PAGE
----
pretext

(ˈpriːtekst) noun
a reason given in order to hide the real reason; an excuse.

pretext

حُجَّة záminka påskud Vorwand πρόφαση pretexto tekosyy prétexte izgovor pretesto 口実 핑계 voorwendsel påskudd pretekst pretexto предлог förevändning ข้ออ้าง bahane cớ 借口
References in classic literature ?
She missed him the days when some pretext served to take him away from her, just as one misses the sun on a cloudy day without having thought much about the sun when it was shining.
There was no longer any plausible pretext for delay; and Duncan was obliged, however reluctantly, to comply.
A week or two later, returning one morning from a stroll in the forest, Christie and Jessie were waylaid by George Kearney and Fairfax, and, under pretext of being shown a new and romantic trail, were diverted from the regular path.
At last, finding no other pretext for deferring the torture that she was to inflict on Clifford,--her reluctance to which was the true cause of her loitering at the window, her search for the artist, and even her abortive prayer,--dreading, also, to hear the stern voice of Judge Pyncheon from below stairs, chiding her delay,--she crept slowly, a pale, grief-stricken figure, a dismal shape of woman, with almost torpid limbs, slowly to her brother's door, and knocked!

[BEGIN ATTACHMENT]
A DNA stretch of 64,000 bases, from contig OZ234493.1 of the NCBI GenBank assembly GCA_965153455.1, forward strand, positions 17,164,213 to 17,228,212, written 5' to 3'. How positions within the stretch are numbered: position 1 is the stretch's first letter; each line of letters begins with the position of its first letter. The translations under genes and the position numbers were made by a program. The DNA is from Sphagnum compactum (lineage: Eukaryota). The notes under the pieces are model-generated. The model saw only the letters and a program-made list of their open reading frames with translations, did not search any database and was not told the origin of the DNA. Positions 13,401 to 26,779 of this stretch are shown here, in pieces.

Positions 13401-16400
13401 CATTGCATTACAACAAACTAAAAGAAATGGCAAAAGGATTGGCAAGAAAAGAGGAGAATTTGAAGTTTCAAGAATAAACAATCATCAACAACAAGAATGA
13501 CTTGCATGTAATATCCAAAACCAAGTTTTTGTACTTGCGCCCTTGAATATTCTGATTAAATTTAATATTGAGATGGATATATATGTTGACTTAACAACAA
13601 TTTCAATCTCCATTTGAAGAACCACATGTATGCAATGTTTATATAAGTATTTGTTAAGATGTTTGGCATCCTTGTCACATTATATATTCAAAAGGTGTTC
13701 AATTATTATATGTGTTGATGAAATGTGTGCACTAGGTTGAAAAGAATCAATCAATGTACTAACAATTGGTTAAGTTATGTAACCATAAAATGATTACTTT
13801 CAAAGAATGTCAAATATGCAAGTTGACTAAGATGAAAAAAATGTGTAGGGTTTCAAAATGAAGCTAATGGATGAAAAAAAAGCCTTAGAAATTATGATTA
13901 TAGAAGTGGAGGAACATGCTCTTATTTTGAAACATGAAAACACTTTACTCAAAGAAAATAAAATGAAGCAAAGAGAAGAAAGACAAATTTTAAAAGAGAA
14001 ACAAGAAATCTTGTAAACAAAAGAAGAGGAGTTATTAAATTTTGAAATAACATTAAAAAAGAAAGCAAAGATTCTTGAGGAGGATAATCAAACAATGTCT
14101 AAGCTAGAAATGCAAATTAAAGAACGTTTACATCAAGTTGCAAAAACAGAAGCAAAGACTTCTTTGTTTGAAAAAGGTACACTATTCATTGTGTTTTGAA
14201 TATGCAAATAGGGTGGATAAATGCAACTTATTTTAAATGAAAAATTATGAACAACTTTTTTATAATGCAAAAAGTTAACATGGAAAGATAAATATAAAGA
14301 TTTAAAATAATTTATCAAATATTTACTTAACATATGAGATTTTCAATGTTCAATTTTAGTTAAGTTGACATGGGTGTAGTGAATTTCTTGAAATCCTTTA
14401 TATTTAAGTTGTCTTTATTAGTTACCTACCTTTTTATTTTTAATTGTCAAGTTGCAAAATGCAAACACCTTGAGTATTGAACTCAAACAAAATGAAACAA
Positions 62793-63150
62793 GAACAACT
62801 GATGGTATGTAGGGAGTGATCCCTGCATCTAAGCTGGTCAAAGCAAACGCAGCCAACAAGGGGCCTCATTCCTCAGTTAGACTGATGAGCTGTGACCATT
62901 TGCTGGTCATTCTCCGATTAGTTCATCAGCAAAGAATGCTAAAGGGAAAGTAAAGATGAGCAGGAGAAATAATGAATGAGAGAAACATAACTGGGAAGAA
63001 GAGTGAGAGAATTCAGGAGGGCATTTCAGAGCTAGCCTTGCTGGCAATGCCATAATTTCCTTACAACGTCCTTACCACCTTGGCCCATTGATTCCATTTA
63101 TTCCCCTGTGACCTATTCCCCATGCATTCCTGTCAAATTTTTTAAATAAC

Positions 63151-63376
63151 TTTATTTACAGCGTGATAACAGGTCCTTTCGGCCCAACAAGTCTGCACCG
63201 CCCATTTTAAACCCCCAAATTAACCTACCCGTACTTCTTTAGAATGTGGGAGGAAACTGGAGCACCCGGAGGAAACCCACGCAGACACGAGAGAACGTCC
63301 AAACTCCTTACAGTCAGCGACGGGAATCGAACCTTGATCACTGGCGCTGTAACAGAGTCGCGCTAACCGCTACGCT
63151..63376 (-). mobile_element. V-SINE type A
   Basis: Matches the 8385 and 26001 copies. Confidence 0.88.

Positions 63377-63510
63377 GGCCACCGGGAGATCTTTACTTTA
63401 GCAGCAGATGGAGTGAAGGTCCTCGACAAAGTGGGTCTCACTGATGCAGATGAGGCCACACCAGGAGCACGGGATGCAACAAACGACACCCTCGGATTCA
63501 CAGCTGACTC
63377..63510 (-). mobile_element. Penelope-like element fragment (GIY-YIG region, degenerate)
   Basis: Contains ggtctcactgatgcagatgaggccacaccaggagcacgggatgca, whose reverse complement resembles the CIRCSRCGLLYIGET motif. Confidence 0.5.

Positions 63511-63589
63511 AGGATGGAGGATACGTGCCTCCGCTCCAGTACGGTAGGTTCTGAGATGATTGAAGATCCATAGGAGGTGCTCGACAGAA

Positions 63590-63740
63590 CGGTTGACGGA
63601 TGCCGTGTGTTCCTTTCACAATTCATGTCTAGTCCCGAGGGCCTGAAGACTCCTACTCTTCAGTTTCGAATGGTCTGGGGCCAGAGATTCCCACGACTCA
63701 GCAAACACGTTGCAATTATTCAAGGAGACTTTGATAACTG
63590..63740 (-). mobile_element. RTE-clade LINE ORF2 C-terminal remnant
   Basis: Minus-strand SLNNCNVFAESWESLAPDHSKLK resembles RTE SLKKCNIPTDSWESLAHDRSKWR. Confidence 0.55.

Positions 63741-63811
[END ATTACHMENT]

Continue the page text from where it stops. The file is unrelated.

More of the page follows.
On the spot, accordingly, in the pleasant hall and with her eyes on me, I, for a reason that I couldn't then have phrased, achieved an inward resolution--offered a vague pretext for my lateness and, with the plea of the beauty of the night and of the heavy dew and wet feet, went as soon as possible to my room.
Some stagger about in each other's arms, whispering maudlin words--others start quarrels upon the slightest pretext, and come to blows and have to be pulled apart.
Cassy kept her room and bed, on pretext of illness, during the whole time they were on Red river; and was waited on, with obsequious devotion, by her attendant.
Indeed, I have reason to suspect myself on this head; and each year, as the tax-gatherer comes round, I find myself disposed to review the acts and position of the general and State governments, and the spirit of the people to discover a pretext for conformity.
He was never long in a stranger's presence without finding some pretext or other to let out that great fact.
The whole congregation waited, under one pretext or another, till she finished her dinner and went out; they wanted to see her at full altitude, and they found it worth tarrying for.
I had to get out of it on some pretext or other, and maybe I chose badly, being taken unawares, but no honorable person could consent to meet him in the field, knowing what I knew about him.
Dashwood's visit to Lady Middleton took place the next day, and two of her daughters went with her; but Marianne excused herself from being of the party, under some trifling pretext of employment; and her mother, who concluded that a promise had been made by Willoughby the night before of calling on her while they were absent, was perfectly satisfied with her remaining at home.